The Cannes Film Festival awarded its Golden Palm award on Saturday which went to Titane, but there is another movie I want to talk about. “JFK Revisited: Through the Looking Glass” by director Oliver Stone premiered on the beach in Cannes last week and it has got to be the most memorable and most important movie that the Cannes Film Festival saw this year.
Stone got on stage and told the quick story: the JFK assassination investigation files are still being concealed by the CIA and the FBI; Donald Trump was supposed to reveal the files last year, but he peddled back last minute, and the mainstream media have not covered Stone’s investigation contained in the documentary. “They were telling me I am making things up”, Stone shared with us on the beach in Cannes. He also voiced his frustration at the silence and lack of discussion of the JFK’s assassination.
Half an hour into the movie, it became apparent why the mainstream media are not covering Stone’s investigation – he delivers a devastating critique of the US establishment for the murder of JFK and the coverup. Stone’s theory supported by facts is that the CIA and the Pentagon murdered JFK in a conspiracy and then the FBI covered it up. To date, no one has been prosecuted for the JFK assassination.
JFK was famously opposed to the CIA’s subversive actions in Cuba as a result of the Bay of Pigs fiasco. The deceased President shut down operation Mongoose, a CIA ops camp of 10,000 people. JFK wanted to end the war in Vietnam. He negotiated with Khrushchev in the Cuban missile crisis seeking peace, and not conflict. He was a leader for black rights. All this did not sit well with the establishment.
Stone delves into all the discrepancies and fake facts that made it into the Warren Commission report, which is the official version by the US government for JFK’s assassination. The movie traces the fight of New Orleans District Attorney, Jim Garrison to investigate the assassination and the way that he was smeared and targeted by the US government. The media helped.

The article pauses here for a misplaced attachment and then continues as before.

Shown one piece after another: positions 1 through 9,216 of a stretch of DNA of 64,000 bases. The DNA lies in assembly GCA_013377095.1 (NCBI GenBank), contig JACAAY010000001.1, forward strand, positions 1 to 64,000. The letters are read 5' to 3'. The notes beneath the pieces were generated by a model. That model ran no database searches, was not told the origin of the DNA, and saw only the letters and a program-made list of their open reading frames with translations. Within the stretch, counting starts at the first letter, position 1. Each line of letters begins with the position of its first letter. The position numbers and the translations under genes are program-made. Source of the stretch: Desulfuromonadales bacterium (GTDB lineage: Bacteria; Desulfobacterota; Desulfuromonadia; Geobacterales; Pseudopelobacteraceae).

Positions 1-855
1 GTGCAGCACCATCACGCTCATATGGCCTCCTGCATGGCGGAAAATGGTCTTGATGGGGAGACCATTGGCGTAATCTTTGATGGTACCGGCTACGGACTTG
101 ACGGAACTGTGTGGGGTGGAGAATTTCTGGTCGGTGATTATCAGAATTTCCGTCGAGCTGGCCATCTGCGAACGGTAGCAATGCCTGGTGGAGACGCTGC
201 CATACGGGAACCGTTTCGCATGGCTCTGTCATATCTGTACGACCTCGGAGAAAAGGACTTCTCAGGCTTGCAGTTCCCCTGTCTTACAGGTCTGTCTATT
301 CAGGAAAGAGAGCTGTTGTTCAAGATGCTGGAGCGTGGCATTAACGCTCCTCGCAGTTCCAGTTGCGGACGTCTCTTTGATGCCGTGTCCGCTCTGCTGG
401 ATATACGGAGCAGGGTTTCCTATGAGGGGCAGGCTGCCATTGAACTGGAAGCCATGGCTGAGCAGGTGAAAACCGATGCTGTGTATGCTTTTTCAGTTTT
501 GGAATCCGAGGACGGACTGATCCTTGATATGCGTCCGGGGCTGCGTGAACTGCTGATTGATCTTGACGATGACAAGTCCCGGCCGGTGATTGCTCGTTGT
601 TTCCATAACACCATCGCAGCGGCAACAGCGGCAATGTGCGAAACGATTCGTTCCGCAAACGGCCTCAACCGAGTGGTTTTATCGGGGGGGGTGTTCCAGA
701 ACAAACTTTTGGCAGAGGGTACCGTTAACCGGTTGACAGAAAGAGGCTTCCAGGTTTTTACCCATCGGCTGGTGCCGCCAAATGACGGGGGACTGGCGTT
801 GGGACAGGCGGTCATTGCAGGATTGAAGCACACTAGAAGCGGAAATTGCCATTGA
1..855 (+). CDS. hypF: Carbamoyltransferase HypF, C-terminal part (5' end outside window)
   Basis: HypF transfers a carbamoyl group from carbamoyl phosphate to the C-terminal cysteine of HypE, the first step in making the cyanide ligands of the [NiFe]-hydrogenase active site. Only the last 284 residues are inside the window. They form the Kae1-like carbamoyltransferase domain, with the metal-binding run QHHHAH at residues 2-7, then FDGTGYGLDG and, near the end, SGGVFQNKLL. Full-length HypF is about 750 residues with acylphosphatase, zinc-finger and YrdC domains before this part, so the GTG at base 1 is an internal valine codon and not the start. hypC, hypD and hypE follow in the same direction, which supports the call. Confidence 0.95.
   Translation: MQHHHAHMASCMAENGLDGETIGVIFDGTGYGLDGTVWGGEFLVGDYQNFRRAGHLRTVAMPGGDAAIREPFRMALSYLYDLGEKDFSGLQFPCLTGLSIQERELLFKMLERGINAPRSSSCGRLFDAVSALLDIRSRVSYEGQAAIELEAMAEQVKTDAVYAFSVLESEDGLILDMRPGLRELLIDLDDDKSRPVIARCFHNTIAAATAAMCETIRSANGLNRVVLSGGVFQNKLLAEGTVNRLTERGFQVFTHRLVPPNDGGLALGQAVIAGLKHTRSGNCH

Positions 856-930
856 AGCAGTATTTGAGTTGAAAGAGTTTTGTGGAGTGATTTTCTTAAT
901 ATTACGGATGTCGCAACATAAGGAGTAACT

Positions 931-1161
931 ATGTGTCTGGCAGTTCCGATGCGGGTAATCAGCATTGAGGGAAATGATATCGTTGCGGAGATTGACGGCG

Stone delves into the official version, claiming that the man that was accused for JFK’s assassination, Lee Harvey Oswald, and who was consequently killed, was actually a patsy, a person appointed by the US establishment to be blamed for JFK’s murder. Oswald was a CIA operative, trained in the Russian language, who moved to Moscow to join the Soviet Union. Openly, he was a Marxist but only as a public façade. It was known in the CIA circles that Oswald was actually with them.
Stone delivers a critique of the official version of the Warren Report, through the eyes of District Attorney Garrison, revealing that Oswald was interrogated for 12h after the assassination and there is no record of the interrogation. Oswald was a special CIA operative that got killed to cover up the truth of the assassination. He was no regular soldier despite what the official version says. Plenty of the FBI’s investigation is being shown to be just wrong and fabricated.
The Pentagon oversaw JFK’s autopsy, and the medical doctors were not allowed to examine the neck. All of it smelled of a coverup.
District Attorney Garrison is shown having a conversation with an official from the Pentagon’s black ops division, who tells him that everything around JFK’s assassination looks like a black op by the US government targeting the President. All the security measures around the Louisiana Avenue convoy in Dallas, Texas, were quite the opposite of what securing the parameter would have looked like. In Dallas, they would have never allowed a slow-down of the limousine or left windows uncovered. There would have been snipers everywhere. Anything that took place on the day of JFK’s assassination was a violation of standard operating procedures that would have never been allowed under regular circumstance.
Stone shows that everything on the day of JFK’s assassination went wrong. Witnesses were pressured by the FBI to lie and change their testimony about how many shots they heard, and what they saw. 51 witnesses heard shots from a second location, which contradicts the US government lone-shooter official narrative. This is something that the FBI also wanted to conceal. Everything smells rotten, as shown by Stone’s documentary. Perhaps the mainstream media refused to cover Stone’s investigation because they are unwilling to face the truth about how ugly the US government truly is.
Stone shows that there were many more than 3 shots, which is what the official US government version claims. The magic bullet theory according to which one shot must be responsible for multiple wounds and entries now looks like a laughable proposition. One has to wonder: how come American society has bought this for so long? There was definitely a second shooter, which means conspiracy.
JFK’s body was taken away from the regular medical autopsy. The military confiscated the body.
The Bethesda doctors appointed by the military found only 2 bullets but a pathologist testified that the President’s brain “had disappeared”. A doctor who testified later shared that he was told not to examine the neck. Pathologist had to examine all but he was told to examine just the head. An army general was directing the autopsy. More admirals were present at the autopsy and were giving orders to the autopsy doctors. The autopsy was completely tainted by the Pentagon. The public can’t see the record of the autopsy.